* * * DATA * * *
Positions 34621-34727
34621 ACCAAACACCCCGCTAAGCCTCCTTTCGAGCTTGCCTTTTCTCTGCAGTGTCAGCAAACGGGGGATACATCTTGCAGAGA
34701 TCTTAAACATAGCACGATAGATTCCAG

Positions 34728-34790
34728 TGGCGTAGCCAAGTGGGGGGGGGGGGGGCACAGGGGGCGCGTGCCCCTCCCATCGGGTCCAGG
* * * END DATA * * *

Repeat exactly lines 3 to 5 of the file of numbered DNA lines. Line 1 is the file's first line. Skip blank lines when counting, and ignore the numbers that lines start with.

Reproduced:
34701 TCTTAAACATAGCACGATAGATTCCAG

Positions 34728-34790
34728 TGGCGTAGCCAAGTGGGGGGGGGGGGGGCACAGGGGGCGCGTGCCCCTCCCATCGGGTCCAGG